A commonly used tool in most woodshops, jigsaws can also help cut metal, provided the saw has a proper metal cutting blade. Jigsaws can be very useful for cutting tight curves and fine details in thin and medium-gauge sheet materials, but it isn’t handy for cutting other types of material.


  • Inexpensive and commonly available
  • Blades are replaceable
  • Works well for tight turns and curves


  • Only works well with thin sheet products
  • Blades break often

Hole Saw

hole saw attached to drill

Hole saws are bits that attach to a drill or drill press for cutting circles. These hollow cylinder bits usually have fine teeth to cleanly cut through a variety of sheet materials. Bi-metal hole saws are preferred, as they offer the most versatility for cutting different metals.


  • Cuts a perfect circle
  • Inexpensive


  • Not versatile

Cut-Off Tool

A cut-off tool is similar to an angle grinder but with smaller 3 inch cut off wheels, perpendicular to the handle. Cut-off tools are available in electric and pneumatic varieties, and they come with an abrasive cut off wheel that makes quick work of sheet goods, old bolts, fasteners, and tack welds.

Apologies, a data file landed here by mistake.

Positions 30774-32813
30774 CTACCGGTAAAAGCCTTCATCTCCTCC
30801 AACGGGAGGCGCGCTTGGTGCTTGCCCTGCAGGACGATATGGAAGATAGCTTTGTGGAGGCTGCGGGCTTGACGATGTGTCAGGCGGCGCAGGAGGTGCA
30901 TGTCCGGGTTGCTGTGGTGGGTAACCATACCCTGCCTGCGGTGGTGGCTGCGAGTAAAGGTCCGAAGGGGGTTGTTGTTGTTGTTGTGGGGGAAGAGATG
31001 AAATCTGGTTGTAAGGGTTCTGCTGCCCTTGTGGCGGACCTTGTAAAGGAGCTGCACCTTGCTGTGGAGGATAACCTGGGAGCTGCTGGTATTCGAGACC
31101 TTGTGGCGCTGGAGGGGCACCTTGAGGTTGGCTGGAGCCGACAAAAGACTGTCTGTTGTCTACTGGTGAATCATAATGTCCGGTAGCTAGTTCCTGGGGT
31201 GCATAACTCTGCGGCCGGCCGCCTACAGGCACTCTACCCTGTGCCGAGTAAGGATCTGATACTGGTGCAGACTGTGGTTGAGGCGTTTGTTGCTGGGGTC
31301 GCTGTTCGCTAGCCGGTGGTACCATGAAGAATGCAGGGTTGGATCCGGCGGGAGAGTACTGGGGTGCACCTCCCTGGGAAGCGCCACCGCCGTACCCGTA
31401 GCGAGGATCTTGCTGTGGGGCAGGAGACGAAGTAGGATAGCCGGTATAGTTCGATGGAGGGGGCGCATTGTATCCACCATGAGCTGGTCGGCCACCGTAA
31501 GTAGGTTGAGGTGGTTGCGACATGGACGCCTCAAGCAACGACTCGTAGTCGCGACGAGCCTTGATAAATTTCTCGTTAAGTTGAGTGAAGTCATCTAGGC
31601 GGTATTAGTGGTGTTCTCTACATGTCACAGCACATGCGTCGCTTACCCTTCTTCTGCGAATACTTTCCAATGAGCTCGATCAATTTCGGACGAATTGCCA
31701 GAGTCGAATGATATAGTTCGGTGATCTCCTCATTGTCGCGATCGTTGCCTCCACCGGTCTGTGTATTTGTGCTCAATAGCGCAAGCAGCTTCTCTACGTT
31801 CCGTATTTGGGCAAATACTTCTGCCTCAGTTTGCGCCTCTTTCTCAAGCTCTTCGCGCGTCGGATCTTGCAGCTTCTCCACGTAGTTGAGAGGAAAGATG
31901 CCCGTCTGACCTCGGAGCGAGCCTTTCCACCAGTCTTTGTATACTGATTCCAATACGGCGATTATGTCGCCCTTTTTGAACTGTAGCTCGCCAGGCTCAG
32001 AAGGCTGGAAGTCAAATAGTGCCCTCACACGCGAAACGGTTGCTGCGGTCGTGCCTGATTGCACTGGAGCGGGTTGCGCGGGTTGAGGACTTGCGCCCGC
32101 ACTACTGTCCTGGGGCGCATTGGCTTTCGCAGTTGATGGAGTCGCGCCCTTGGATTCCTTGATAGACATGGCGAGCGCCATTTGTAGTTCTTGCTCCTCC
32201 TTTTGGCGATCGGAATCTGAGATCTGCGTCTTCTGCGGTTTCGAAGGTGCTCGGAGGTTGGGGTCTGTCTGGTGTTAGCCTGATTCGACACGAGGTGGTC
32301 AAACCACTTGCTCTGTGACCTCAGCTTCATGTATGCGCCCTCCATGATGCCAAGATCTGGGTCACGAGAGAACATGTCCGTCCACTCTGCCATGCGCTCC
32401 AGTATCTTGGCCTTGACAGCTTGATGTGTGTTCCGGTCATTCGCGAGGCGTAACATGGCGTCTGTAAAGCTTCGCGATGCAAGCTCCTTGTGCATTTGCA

A cut-off tool is handy in tight spaces where other tools can’t fit, but its small size makes it a poor choice for cutting through thicker materials.


  • Compact and easy to maneuver
  • Fits in tight spaces
  • Ideal for removing welds and cutting stripped hardware


  • Too small for larger applications
  • Cutting wheels are fragile

Air Saw

An air saw is one of the most effective and precise instruments in a metal shop. An air compressor powers these saws, and they’re small, lightweight, and easy to manipulate. For curves and turns, an air saw is virtually unbeatable. These saws can also make straight cuts, but it takes some practice before you’re able to pull reliably straight lines.